For a short few hours Saturday, the Loudon County 150-Year Celebration Committee offered residents an opportunity to be remembered 50 years from now.
From 10 a.m.-2 p.m., people pulled into the Loudon County Courthouse Annex parking lot to drop off letters, photos and other keepsakes during a community collection of memories.
“It’s a milestone, I think, to help people appreciate the past, to enjoy the present even in these challenging times and to look forward to the future,” Ruth McQueen, committee member, said. “I think it will be really exciting for people. A number of the people we hope will be here today will be back in 50 years and can look back at good humor and look back with appreciation for the history and the people that came before them.”
Items collected Saturday were placed in an envelope, then a waterproof tub and taken to a secure location until a new time capsule is ready. Three storage tubs were filled with community memories. Visitors were given a free coloring book commemorating the county’s 150th year.
“It started many months ago when the Greenback Historical Society offered to sponsor the archival envelopes with stickers and waterproof insides if you wanted to put something in,” McQueen said. “But then we have done a good bit of publicity with the general public, with civic clubs, with the schools, helping people to understand that this isn’t just a big event for today but we certainly hope it’s going to be a big event 50 years from now. The bicentennial will be a big happening, I hope, in Loudon County.”
Bo Carey, committee chairman, said initial planning for Saturday was more ambitious, but the committee had to adjust during the pandemic.
“We targeted Nov. 14 actually for a courthouse large celebration because we made the false assumption that the pandemic would be virtually over by then, or practically over, and we could finally have a big event,” he said. “We were going to invite the governor and everything else. Obviously that didn’t happen, and as we shifted through the summer, we realized that we’re going to have to change the Nov. 14 event from a big rally with bands and speakers and celebration to something entirely different.”
The group for months focused on the collection after committee member Joyce Fields “planted the seed” for a drive-through outing.
At the end of the collection, Lt. Gov. Randy McNally, R-Oak Ridge, and state Reps. Lowell Russell, R-Vonore, and Kent Calfee, R-Kingston, standing beside the old 1970 time capsule marker, presented committee members and Loudon County Mayor Rollen “Buddy” Bradshaw with a state Senate proclamation congratulating Loudon County for honoring the sesquicentennial.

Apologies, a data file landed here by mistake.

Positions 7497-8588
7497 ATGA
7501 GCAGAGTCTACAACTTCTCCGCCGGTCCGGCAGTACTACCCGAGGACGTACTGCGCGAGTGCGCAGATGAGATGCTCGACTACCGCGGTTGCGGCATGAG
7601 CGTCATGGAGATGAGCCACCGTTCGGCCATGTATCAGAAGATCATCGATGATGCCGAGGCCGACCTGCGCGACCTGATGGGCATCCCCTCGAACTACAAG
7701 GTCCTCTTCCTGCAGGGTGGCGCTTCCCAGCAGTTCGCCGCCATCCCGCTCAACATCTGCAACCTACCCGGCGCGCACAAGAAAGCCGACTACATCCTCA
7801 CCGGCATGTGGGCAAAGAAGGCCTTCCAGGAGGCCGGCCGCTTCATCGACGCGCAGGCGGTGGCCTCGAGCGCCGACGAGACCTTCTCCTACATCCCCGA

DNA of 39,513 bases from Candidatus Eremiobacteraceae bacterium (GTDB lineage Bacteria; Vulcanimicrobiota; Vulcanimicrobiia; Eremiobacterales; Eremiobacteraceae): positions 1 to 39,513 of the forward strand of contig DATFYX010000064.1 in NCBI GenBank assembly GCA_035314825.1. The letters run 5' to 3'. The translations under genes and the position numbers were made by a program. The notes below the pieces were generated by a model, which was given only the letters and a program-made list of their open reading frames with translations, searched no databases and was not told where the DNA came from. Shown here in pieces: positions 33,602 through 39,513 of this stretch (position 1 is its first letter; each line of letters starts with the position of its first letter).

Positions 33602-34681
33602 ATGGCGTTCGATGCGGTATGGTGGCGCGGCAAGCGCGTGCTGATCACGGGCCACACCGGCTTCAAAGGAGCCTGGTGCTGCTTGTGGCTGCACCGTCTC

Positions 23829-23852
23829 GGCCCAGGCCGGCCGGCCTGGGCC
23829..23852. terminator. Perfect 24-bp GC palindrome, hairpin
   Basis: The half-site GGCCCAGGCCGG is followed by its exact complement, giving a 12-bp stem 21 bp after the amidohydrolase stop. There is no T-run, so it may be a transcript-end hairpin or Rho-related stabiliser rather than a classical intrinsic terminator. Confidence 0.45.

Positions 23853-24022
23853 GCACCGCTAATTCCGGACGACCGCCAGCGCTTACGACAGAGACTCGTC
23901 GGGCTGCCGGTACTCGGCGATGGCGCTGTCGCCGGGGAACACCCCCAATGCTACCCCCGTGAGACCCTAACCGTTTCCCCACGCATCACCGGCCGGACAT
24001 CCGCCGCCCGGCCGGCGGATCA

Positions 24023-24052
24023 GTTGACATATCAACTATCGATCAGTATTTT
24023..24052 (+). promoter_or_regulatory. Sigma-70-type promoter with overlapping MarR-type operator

“You can continue to contribute your articles or letters or whatever you would like to at least through the end of the year,” McQueen said. “I’m not sure what the completion date for the cases is, but at least through the end of December. You can turn them into any committee members and you can go on our website and check that out, or you can turn them into any of the five public libraries in Loudon County.”
Rebekah Tripp donated a flier of her business that she hopes will be still around decades from now.
“I think it’s really neat,” Tripp said. “I mean, when they were talking about unearthing it originally, I didn’t even know there was a time capsule here and now they’re starting a new one so I thought that was really neat and a good chance to be in Loudon County history.”
Ariel Lawson wrote a letter to daughters Sawyer and Della — 2 years old and a newborn — about family history.
“I wrote about our family members and what we’re doing in life now and we’re building a house, so wrote about that going on right now. I hope this holds our place in Loudon,” Lawson said. “… It’s really special. I mean, I wrote about currently what was going on, not just in Loudon County but in the world. Just I hope my daughters get it or somebody in my family gets it, that way that family history isn’t lost.”
Jackie Smith dropped off family photographs and a letter.
“Remembrance of this and just the good times we used to have before COVID came along. That’s what I want, that somebody will remember us,” Smith said.
Hopes are to have the new capsule, which includes the remaining 1970 donations on top and the current donations below, in the new Loudon County Courthouse. McQueen said that isn’t finalized.
“The Tellico Village Woodworkers are working with us and constructing wooden cases out of the old timbers from the courthouse,” McQueen said. “We were able to procure some of those burned timbers and they’re going to repurpose them into a display where they can be secure.”
Using material from the old courthouse will be special when the container is opened in 2070.
“No. 1, it was a way to save and repurpose some of those charred beams and because it did come from the original courthouse, that’s certainly a tie when the bicentennial comes that these beams are 200 years old and they were there from the beginning of the county and they’re still serving a beautiful purpose,” McQueen said.
Wherever placed, she said the group “learned a valuable lesson” from the 1970 committee that buried the container. Many of the unearthed items were damaged.
“We are going to secure them, leave instructions for what we have and where it is,” McQueen said. “The hope is that these new cases that are built out of the courthouse wood might be displayed or exhibited in the new courthouse when it’s refurbished with the appropriate plaque telling what’s in them and when it is to be opened.”
For more information, visit www.150yearsofloco.com.